Hare Conditioned (1945, Warner Bros, Chuck Jones), on the other hand, takes the artificiality of outdoor recreation to an extreme. The Bugs Bunny cartoon opens up in what looks like a campground in a national forest. Bugs hops beside a tent and a campfire, but then a whistle blows, the scene changes to a long shot that reveals an audience seated in front of Bugs and his camp, and the camp scene turns into a department store window display. Here outdoor recreation is not only mechanized (as Leopold argues). It’s an illusion.

As in other Bugs Bunny cartoons, in Hare Conditioned (1945 Warner Bros) Bugs ends up outsmarting his opponent—this time, the store manager—avoiding a more deadly artificial display of nature: the manager attempts (and fails) to add Bugs to his stuffed animal display in the Taxidermy department. Putting nature on display here highlights what Dana Phillips calls representation rather than presence. Hare Conditioned shows us nature—and outdoor recreation—in a showroom like the living room where Carl Hiaasen’s protagonist in Double Whammy, Dennis Gault, lays out his bass tackle. According to Phillips, the display window and the stuffed woods animals in Double Whammy act as “monuments to a disappearing natural world” (209), just like those on display in the taxidermy section of Bugs’s department store. These two cartoons seem to spring directly from Leopold’s esthetic philosophy. They also point to more contemporary critiques of artificial natural displays found in films such as Austenland (2013).

Monday, June 30, 2014

Genetic Testing and the Big Bug Movie in the 21st Century

Spiders 2

Set on a cargo ship, Spiders II: Breeding Ground (2001) brings back a mad scientist like that in other monster movies. This time he’s attempting to redefine genetic science and invest in the future by planting spider eggs in humans to create a disease free world. According to the doctor (Richard Moller), spiders are remarkable because they are immune to all human pathogens and could make all mankind disease free. When a couple, Jason (Greg Cromer) and Alexandra (Stephanie Niznik), are saved by the ship’s captain and crew, the doctor begins injecting Jason with pheromones to attract the huge spider laying eggs in human prey.

Although Alexandra refuses to believe Jason’s suspicions about the ship crew and doctor for most of the film, in the end, she saves Jason from the doctor’s lab and helps them escape from the spiders, now running amuck around the ship. She even returns to the lab for Jason’s antidote. They escape, and the ship explodes, killing most of the spiders. The explosion attracts the coast guard, and Jason and Alexandra are picked up by a helicopter. When a giant spider breaks out of a barrel and attacks them, the ending grows more suspenseful, but they ultimately break free and leave their dangerous life at sea behind.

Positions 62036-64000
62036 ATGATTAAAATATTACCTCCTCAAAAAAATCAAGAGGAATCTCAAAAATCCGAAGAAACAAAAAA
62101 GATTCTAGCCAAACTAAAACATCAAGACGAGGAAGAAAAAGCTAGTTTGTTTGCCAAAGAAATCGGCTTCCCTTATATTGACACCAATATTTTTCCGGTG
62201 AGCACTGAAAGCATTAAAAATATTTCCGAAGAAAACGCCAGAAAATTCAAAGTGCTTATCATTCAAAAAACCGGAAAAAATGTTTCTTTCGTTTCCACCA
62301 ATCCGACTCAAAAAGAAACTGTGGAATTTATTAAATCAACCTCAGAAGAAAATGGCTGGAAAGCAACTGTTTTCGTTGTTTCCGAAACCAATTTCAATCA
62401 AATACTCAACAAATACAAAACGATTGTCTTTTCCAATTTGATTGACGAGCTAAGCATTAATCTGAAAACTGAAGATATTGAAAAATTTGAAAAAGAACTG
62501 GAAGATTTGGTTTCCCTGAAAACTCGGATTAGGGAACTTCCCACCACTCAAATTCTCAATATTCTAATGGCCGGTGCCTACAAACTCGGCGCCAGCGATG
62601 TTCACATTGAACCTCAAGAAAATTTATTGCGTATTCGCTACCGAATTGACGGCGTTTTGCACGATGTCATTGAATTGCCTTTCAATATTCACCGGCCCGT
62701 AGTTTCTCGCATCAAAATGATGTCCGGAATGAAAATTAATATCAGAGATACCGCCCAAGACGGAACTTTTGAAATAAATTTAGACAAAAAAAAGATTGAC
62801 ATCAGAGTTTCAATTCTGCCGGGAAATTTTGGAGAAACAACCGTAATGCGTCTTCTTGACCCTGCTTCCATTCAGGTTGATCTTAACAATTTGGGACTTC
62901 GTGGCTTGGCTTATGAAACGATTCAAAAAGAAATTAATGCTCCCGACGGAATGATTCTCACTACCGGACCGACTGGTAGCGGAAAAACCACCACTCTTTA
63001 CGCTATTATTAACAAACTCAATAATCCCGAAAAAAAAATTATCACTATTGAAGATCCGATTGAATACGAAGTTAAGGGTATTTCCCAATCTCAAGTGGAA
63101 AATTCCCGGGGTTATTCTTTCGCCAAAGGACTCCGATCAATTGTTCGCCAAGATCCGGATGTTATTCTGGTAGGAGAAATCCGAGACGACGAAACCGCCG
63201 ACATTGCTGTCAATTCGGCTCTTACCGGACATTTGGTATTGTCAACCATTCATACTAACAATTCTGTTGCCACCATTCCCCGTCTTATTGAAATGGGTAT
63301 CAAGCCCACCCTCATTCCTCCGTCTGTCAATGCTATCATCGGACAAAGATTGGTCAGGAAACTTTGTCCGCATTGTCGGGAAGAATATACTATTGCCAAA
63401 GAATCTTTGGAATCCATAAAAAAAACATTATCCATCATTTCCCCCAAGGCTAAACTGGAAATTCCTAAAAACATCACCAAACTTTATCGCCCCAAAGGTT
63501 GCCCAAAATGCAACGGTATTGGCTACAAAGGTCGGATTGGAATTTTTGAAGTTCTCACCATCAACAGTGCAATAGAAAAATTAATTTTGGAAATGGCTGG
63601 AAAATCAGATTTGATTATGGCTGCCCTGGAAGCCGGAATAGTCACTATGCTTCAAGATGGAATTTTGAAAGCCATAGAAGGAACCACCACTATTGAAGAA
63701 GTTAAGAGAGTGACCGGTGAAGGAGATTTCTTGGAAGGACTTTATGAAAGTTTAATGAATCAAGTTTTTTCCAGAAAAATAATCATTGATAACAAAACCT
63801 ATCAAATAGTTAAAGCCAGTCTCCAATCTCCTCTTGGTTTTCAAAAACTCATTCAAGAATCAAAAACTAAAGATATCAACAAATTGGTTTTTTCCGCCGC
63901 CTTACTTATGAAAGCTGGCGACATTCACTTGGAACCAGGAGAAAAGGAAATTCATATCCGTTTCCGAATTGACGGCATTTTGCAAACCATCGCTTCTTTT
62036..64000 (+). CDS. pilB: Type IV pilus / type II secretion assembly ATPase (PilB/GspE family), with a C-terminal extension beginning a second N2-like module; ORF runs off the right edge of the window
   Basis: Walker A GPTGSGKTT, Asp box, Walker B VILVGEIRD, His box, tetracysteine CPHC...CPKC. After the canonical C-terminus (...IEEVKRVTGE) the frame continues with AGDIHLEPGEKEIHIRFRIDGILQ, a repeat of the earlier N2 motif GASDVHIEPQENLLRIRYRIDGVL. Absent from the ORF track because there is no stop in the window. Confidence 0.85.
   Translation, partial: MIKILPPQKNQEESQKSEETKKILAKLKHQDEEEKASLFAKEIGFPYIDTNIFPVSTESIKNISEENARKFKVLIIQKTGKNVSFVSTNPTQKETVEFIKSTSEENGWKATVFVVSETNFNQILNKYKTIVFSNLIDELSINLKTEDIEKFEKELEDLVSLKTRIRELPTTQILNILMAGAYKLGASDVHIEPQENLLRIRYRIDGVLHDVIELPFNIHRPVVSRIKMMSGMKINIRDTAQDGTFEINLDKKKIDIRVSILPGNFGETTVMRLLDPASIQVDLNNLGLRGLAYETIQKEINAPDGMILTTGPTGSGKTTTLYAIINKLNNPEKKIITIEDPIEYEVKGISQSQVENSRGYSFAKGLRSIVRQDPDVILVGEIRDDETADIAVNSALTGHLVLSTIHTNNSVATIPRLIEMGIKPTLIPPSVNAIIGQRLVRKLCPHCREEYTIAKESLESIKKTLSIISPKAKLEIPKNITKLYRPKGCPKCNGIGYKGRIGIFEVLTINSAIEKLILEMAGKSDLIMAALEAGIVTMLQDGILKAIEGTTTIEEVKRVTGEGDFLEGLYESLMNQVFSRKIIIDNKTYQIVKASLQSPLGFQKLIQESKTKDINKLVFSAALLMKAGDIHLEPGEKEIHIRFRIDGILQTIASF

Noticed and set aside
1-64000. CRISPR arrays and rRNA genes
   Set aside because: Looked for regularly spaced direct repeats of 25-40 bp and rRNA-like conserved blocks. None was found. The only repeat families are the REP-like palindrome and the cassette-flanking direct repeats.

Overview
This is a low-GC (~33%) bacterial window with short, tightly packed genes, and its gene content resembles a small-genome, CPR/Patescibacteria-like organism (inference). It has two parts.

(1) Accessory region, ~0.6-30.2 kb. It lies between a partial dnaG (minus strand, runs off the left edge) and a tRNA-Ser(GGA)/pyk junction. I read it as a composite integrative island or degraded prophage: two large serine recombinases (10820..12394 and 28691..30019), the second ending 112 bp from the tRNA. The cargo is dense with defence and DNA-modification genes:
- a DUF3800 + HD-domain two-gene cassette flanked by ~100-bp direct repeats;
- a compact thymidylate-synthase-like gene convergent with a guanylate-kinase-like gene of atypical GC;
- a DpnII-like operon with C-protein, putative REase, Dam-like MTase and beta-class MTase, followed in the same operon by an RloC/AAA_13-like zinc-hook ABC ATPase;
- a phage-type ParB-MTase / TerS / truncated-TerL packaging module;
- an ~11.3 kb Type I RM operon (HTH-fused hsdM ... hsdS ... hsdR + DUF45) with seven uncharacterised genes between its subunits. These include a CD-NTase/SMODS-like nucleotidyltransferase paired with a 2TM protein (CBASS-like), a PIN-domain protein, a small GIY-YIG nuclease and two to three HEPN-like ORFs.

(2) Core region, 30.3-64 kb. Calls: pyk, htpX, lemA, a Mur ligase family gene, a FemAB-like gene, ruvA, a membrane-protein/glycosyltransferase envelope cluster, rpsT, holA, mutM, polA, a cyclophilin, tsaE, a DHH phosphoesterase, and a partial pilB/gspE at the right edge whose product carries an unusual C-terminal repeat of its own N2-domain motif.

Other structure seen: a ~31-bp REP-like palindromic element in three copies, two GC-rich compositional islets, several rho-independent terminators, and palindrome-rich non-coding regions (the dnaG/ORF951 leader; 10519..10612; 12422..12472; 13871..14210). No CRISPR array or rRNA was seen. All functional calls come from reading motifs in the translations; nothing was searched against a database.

Killer Buzz

In Killer Buzz (2001), the U.S. military and State Department have paired up with an oil company to develop genetically altered bees that will chase off indigenous tribes in Brazil so they can build a highway across the rainforest instead of maintaining an agreement to hold to 100 miles of road. Ann (Gabrielle Anwar), a journalist, discovers the bees after tribe members attack the oil company site. One of the remaining tribesmen explains that the shadow people have warned them about demons from the sky.

She is shot when she and her photographer Raka (Mark Adair-Rios) finds the bees, but somehow recovers quickly. A corrupt doctor believes the bee stings have healed her and steals a box of the bees to take back to New York for research. Her husband, Martin (Craig Sheffer), comes to see her in the hospital, but she won’t go back to NYC with him because he’s not ready for a family.

Ann discovers the box has been taken on the plane and tries to stop the flight, but Scotty, whom she thought was her friend, is from the State Department and working to destroy the natives and find the shadow people who are resisting them. Martin is on board the plane with the bees and helps save the passengers. Ultimately, he finds a way to get the bees out of the plane and must land it with help from the now stung captain.

Unfortunately, Ann inadvertently leads Scotty and his men to the shadow people led by a white doctor. The doctor has discovered that the frog poison the natives use in their darts is an antidote to the bee venom. Scotty and his men are thwarted, and Ann, Rocca, and Savior the doctor (Duncan Regehr) get the serum to the plane, which Martin has landed safely in a field. Now that her husband is a hero willing to sacrifice himself for others, she wants him back.